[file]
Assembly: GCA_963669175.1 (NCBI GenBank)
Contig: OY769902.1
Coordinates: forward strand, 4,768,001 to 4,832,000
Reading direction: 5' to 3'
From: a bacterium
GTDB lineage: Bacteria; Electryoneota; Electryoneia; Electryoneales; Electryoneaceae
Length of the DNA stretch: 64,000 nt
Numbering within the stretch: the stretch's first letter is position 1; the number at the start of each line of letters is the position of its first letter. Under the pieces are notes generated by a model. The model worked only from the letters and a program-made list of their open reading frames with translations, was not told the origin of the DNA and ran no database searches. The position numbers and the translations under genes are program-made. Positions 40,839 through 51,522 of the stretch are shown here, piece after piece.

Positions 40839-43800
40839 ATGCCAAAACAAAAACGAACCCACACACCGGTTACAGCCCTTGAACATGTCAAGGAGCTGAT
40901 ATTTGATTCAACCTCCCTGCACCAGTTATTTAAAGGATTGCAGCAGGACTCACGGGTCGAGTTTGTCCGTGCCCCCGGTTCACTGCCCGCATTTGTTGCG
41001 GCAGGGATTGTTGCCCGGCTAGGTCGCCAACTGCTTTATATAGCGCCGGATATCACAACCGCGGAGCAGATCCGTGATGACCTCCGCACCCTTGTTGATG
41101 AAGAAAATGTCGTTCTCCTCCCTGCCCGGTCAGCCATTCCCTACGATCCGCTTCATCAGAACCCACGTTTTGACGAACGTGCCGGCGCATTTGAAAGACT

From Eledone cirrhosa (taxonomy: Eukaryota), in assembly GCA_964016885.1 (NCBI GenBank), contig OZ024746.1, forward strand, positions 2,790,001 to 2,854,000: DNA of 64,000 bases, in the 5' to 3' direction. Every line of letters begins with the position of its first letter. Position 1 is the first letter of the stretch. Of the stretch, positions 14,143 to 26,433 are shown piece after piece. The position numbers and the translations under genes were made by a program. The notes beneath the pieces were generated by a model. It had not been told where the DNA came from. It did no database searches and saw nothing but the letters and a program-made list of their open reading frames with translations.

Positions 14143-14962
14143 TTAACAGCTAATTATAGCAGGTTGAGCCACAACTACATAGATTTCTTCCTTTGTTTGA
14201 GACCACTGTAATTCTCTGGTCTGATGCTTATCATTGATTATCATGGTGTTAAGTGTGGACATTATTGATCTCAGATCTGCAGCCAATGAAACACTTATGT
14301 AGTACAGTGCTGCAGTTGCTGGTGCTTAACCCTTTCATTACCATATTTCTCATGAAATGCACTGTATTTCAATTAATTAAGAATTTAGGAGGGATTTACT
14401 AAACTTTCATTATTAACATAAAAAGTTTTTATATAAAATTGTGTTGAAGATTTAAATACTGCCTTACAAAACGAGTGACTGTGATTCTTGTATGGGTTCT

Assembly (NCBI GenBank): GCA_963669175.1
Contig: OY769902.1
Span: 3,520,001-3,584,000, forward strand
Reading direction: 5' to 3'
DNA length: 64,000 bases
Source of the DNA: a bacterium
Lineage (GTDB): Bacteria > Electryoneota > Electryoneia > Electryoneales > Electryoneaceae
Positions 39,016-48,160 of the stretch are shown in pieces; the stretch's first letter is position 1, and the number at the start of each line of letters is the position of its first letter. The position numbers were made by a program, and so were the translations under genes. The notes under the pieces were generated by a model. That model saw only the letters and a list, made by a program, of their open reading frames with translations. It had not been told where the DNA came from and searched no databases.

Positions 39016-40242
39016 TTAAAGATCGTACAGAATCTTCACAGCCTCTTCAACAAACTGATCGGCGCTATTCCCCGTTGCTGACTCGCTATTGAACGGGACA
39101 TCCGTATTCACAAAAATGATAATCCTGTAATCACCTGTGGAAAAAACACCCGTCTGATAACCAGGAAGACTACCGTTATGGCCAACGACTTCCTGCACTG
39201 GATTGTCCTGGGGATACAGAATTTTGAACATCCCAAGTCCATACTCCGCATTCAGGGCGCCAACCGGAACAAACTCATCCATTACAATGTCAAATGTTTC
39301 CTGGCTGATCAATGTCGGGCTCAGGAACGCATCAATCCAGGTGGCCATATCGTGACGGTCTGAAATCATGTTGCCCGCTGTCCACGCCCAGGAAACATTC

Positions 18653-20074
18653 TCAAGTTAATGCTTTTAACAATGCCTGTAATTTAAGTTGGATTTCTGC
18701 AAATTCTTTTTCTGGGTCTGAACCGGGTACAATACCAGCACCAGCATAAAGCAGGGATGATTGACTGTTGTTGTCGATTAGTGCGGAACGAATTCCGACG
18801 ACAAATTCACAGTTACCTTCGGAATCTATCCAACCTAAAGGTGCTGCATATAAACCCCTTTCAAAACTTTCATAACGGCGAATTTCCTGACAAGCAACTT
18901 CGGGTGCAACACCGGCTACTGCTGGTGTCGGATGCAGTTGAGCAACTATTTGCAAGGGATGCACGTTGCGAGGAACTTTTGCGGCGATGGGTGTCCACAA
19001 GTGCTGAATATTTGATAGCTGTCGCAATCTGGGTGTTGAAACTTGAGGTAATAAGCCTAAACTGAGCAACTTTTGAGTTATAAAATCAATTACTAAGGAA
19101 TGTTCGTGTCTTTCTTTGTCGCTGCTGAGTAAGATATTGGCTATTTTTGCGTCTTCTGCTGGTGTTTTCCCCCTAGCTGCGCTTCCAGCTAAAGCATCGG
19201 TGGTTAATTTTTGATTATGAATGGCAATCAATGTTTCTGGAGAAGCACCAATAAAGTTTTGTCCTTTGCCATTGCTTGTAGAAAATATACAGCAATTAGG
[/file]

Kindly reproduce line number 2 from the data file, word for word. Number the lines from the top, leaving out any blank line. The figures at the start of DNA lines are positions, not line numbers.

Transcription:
Contig: OY769902.1